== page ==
Invited Session Fri.3.MA 043

Friday, 15:15 - 16:45 h, Room: MA 043

Cluster 8: Game theory [...]

Analysis of equilibria in noncooperative games

 

Chair: Marc Uetz

 

 

Friday, 15:15 - 15:40 h, Room: MA 043, Talk 1

Martin Hoefer
Contribution games in networks

Coauthor: Elliot Anshelevich

 

Abstract:
Motivated by contribution scenarios in (social) networks, we analyze network contribution games in which each agent in a network has a budget of effort that he can contribute to different collaborative projects or relationships. Depending on the contribution of the involved agents a relationship will flourish or drown, and to measure success we use a reward function for each relationship. Every agent is trying to maximize the reward from all relationships that it is involved in. We consider pairwise equilibria of this game, and characterize the existence, computational complexity, and quality of equilibrium. Our results concern several natural classes of functions such as convex or concave rewards. We also discuss extensions towards altruistic behavior and different local reward sharing rules.

 

 

Friday, 15:45 - 16:10 h, Room: MA 043, Talk 2

Tobias Harks
Congestion games with variable demands

Coauthor: Max Klimm

 

Abstract:
We initiate the study of congestion games with variable
demands where the (variable) demand has to be assigned to exactly
one subset of resources. The players' incentives to use higher
demands are stimulated by non-decreasing and concave utility
functions. The payoff for a player is defined as the difference
between the utility of the demand and the associated cost
on the used resources. Although this class of non-cooperative
games captures many elements of real-world applications, it has not
been studied in this generality, to our knowledge, in the past.
We study the fundamental problem of the existence of pure Nash equilibria.
As our main result we give a complete characterizations of cost functions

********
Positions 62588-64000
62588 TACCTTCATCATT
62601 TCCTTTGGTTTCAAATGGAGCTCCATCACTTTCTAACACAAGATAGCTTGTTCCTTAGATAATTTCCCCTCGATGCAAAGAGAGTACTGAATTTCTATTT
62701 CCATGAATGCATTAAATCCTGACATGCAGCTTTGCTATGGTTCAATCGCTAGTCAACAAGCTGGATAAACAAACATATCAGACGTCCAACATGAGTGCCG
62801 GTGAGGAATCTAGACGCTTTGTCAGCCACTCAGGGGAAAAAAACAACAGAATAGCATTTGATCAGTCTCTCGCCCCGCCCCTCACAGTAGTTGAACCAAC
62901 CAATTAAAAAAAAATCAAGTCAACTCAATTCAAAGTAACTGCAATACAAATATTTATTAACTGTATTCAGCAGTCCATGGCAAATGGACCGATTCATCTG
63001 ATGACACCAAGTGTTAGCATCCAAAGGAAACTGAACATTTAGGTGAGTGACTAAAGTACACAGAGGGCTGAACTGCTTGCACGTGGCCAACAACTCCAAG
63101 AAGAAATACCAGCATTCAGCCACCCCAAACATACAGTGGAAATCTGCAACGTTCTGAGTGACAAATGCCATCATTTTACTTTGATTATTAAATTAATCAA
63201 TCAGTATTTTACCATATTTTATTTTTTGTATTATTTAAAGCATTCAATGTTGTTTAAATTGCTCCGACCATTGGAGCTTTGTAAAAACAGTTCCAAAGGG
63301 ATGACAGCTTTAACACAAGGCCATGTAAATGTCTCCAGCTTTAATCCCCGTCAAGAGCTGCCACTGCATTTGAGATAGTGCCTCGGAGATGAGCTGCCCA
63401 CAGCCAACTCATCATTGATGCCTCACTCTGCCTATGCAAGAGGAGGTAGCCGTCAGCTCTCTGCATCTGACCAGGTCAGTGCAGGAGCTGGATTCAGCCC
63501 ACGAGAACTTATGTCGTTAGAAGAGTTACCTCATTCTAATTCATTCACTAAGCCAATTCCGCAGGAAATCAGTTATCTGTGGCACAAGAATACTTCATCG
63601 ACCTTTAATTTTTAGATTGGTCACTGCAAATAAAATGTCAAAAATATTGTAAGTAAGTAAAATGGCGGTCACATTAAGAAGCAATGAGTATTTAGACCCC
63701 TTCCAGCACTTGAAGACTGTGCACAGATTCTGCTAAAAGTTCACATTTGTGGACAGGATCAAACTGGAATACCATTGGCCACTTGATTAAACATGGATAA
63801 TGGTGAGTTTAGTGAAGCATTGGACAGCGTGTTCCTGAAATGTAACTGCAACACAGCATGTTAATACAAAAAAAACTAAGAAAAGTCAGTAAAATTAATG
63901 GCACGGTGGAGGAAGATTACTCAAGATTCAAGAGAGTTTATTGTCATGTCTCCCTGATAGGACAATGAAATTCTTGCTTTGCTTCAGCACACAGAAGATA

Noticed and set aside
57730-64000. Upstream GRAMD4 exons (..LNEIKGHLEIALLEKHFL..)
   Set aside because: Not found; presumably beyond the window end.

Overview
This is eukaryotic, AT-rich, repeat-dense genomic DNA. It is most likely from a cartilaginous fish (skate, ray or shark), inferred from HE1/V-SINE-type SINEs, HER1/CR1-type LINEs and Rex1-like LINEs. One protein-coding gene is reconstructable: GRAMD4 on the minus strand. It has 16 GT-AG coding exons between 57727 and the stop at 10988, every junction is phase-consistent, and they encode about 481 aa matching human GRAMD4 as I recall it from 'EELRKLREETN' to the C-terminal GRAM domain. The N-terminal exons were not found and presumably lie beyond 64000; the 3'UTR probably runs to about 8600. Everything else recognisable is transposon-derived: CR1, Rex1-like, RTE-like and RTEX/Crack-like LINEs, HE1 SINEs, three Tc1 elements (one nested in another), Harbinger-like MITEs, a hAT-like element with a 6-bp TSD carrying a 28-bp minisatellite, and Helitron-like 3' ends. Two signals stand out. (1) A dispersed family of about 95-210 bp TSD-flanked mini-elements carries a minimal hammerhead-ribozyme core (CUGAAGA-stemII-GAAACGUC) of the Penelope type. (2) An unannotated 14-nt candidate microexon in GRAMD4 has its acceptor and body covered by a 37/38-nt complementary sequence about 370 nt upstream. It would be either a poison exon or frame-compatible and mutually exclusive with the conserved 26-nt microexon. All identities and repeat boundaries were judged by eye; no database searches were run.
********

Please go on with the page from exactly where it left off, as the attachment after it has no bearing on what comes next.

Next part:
that ensure the existence of at least one pure Nash equilibrium.

 

 

Friday, 16:15 - 16:40 h, Room: MA 043, Talk 3

Jasper de Jong
Decentralized mechanisms for throughput scheduling

 

Abstract:
Motivated by the organization of decentralized service systems, we study new models for throughput scheduling. In throughput scheduling, we have a set of jobs i with value wi, processing requirement pi, and deadline di, to be processed non-preemptively on a set of unrelated servers. The goal is to maximize the total value of jobs finished before their deadline. While several approximation algorithms with different performance guarantees exist for this and related models, we are interested in decentralized mechanisms where the servers act selfishly according to some given, simple protocol. We show by simple, combinatorial arguments that, when each server deploys an α-approximation locally, any Nash equilibrium still yields an (α+1)-approximation with respect to the global optimum. This bound is tight, even in the case of related machines, unit weights and unit processing times. For models with identical machines, the bound can be improved to \frac{\sqrt[α]{e}}{\sqrt[α]{e}-1}. Some of our results also extend to online models with corresponding competitive ratios.

 

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